National Geographic : 2011 Dec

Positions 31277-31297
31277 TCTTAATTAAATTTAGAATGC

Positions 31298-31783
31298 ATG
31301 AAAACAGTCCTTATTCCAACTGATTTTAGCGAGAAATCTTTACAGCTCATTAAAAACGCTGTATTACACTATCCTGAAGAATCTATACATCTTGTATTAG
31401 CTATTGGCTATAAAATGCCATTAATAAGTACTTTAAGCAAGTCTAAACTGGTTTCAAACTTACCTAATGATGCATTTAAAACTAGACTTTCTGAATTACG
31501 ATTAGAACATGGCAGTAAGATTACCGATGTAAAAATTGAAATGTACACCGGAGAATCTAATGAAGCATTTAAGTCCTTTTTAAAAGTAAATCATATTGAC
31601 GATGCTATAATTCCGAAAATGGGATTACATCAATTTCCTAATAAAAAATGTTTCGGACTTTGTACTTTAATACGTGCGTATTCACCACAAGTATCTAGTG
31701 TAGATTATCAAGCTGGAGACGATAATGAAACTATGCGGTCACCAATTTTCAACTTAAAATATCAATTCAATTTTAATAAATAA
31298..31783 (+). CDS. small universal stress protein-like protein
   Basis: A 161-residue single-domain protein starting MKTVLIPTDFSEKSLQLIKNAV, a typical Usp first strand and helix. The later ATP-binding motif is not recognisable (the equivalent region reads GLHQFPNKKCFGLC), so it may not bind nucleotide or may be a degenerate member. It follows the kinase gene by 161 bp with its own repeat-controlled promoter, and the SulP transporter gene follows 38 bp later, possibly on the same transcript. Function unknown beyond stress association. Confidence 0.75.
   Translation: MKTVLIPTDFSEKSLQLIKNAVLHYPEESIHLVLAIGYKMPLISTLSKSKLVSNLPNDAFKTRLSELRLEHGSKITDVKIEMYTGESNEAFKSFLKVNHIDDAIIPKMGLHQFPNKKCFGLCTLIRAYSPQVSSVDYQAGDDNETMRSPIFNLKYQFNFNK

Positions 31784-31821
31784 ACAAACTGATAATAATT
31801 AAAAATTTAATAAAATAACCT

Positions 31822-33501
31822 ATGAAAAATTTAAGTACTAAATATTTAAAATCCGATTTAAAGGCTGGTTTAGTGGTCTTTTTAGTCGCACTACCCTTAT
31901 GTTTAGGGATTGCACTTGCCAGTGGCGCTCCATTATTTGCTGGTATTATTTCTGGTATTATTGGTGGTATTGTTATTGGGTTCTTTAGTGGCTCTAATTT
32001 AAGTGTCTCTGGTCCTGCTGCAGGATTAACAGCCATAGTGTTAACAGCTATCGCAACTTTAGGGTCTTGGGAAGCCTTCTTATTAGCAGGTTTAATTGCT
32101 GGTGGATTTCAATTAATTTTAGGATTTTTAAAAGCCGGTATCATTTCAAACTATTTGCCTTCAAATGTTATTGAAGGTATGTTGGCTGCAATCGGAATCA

• urbanization, a back- to-the-land ethic would be disastrous. ( oreau, Glaeser points out gleefully, once accidentally burned down acres of forest.) Cities allow half of humanity to live on around 4 percent of the arable land, leaving more space for open country. Per capita, city dwellers tread more lightly in other ways as well, as David Owen explains in Green Metropolis. eir roads, sewers, and pow- er lines are shorter and so use fewer resources. eir apartments take less energy to heat, cool, and light than do houses. Most important, people in dense cities drive less. eir destinations are close enough to walk to, and enough people are going to the same places to make public transit practical. In cities like New York, per capita en- ergy use and carbon emissions are much lower than the national average. Cities in developing countries are even denser and use far fewer resources. But that's mostly be- cause poor people don't consume a lot. Dharavi may be a "model of low emissions," says David Satterthwaite of London's International Institute for Environment and Development, but its resi- dents lack safe water, toilets, and garbage collec- tion. So do perhaps a billion other city dwellers in developing countries. And it is such cities, the United Nations projects, that will absorb most of the world's population increase between now and ---more than two billion people. How their governments respond will a ect us all. Many are responding the way Britain did to the growth of London in the th century: by trying to make it stop. A UN survey reports that 72 percent of developing countries have adopted policies designed to stem the tide of migration to their cities. But it's a mistake to see urban- ization itself as evil rather than as an inevitable part of development, says Satterthwaite, who advises governments and associations of slum dwellers around the world. "I don't get scared by rapid growth," he says. "I meet African mayors who tell me, ' ere are too many people mov- ing here!' I tell them, 'No, the problem is your inability to govern them.' " for how to manage rapid urbanization, but there are hopeful ex- amples. One is Seoul, the capital of South Korea. Between and 2000 Seoul's population zoomed from fewer than three million to ten million, and South Korea went from being one of the world's poorest countries, with a per cap- ita GDP of less than , to being richer than some in Europe. e speed of the transforma- tion shows. Driving into Seoul on the highway along the Han River, you pass a distressingly ho- mogeneous sea of concrete apartment blocks, each emblazoned with a large number to distin- guish it from its clones. Not so long ago though, many Koreans lived in shanties. e apartment blocks may be uninspiring on the outside, urban planner Yeong-Hee Jang told me, but life inside "is so warm and convenient." She repeated the word "warm" three times. Every city is a unique mix of the planned and the unplanned, of features that were intention- ally designed by government and others that emerged organically, over time, from choices made by the residents. Seoul was planned from the start. e monks who chose the site in for King Taejo, founder of the Choson dynasty, followed the ancient principles of feng shui. ey placed the king's palace at an auspicious spot, with the Han River in front and a large mountain in back to shield it from the north wind. For ve centuries the city stayed mostly inside a ten-mile-long wall that Taejo's men had built in six months. It was a cloistered, scholarly town of a few hundred thousand. en the 20th century cleaned its slate. World War II and then the Korean War, which C (Continued from page ) ity dwellers tread lightly: eir roads, sewers, and power lines are shorter. eir apartments take less energy to heat and cool. Most important, they drive less.